The Dust Storm (Review)

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By: Marianne Paluso (@Marianne_P81)

The concept of the romantic drama The Dust Storm is “what happens if the one that got away comes back?” And it definitely and brilliantly explores that in a film that is emotional, sometimes dark, sometimes light, and beautifully raw, poignant, real, and relatable. Love, life, and being vulnerable are all very scary and The Dust Storm showcases these things with vitality and authenticity, ending with a sense of hope that is both lovely and believable.

The film opens in Seattle on Brennan, a musician who is clearly broken and low, singing about his lost love Nora to a bar owner who cares very little for anything Brennan offers except for the money he could bring him. Cut to seven years later in Nashville and Brennan is noticeably different, looking more clean-cut and on a business trip and working for a corporation named Vero Tech. But deep down, not much has changed. He still is feeling lost and unhappy, just going through motions and trying to find something real to hold onto. As fate would have it, he runs into Nora, the love he’s held onto all these years. As for Nora, she puts on a brave front but is not much happier, fed up with her fiancé, jaded, and clearly scared of opening herself up to any kind of vulnerability. After an awkward first conversation that anyone who has run into an ex they’re not quite over can relate to, Brennan and Nora spend the rest of the film reconnecting and exploring the intrinsic connection they have for each other. And the result is often beautiful and moving, and brings forth the idea that some people come into our lives exactly when we need them the most.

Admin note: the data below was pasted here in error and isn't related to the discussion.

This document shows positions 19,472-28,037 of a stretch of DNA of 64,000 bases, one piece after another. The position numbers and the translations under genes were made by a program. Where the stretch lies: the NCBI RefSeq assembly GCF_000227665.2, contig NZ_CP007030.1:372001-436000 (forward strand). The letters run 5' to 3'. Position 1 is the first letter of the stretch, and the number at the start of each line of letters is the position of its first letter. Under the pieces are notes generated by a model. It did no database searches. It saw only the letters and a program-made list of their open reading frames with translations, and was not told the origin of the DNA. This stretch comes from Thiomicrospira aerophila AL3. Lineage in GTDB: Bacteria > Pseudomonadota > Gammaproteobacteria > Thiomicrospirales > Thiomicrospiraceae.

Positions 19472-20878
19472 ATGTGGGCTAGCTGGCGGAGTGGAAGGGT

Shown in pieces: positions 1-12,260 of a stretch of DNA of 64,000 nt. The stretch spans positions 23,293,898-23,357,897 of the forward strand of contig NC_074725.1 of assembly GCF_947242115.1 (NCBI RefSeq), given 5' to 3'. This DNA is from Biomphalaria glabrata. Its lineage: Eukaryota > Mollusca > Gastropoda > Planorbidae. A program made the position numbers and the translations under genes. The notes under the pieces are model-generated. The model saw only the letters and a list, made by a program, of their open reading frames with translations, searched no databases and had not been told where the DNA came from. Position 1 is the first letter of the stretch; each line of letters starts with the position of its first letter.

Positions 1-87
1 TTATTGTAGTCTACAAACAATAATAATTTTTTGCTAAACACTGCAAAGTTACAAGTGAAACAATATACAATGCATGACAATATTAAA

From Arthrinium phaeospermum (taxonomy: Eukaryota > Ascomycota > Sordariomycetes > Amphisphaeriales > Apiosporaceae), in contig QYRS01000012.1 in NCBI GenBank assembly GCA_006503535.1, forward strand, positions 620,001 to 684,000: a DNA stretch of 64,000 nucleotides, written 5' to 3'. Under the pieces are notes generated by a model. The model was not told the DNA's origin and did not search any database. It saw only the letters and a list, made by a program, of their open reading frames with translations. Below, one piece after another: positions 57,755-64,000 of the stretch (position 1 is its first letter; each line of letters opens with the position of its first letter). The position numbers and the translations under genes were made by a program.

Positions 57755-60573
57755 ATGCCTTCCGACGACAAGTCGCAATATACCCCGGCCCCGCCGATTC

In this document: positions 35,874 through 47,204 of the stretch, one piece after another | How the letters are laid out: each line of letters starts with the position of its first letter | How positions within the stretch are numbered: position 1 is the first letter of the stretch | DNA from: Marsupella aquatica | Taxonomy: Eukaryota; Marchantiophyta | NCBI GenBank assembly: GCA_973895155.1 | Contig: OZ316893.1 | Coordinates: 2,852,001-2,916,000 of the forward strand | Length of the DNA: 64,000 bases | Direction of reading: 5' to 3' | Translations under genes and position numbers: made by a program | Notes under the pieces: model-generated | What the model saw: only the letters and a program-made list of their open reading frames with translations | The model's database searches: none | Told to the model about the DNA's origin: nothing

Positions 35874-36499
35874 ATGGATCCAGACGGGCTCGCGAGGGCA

There truly was so much to love about The Dust Storm from the performances to the direction to the music. As I was watching, the tone reminded me a bit of the film Eternal Sunshine of the Spotless Mind, and came to discover that writer Ryan Lacen worked and studied under that film’s director Michel Gondry. The influence is apparent but make no mistake – this film has its own unique style in both dialogue and direction which is by Lacen and Anthony Baldino. Another unique and wonderful element was the editing by Ben La Marca which had dialogue and music often crosscutting over a scene. It’s this sort of nonlinear scene-within-the-same-scene approach that I really loved and found to be especially effective.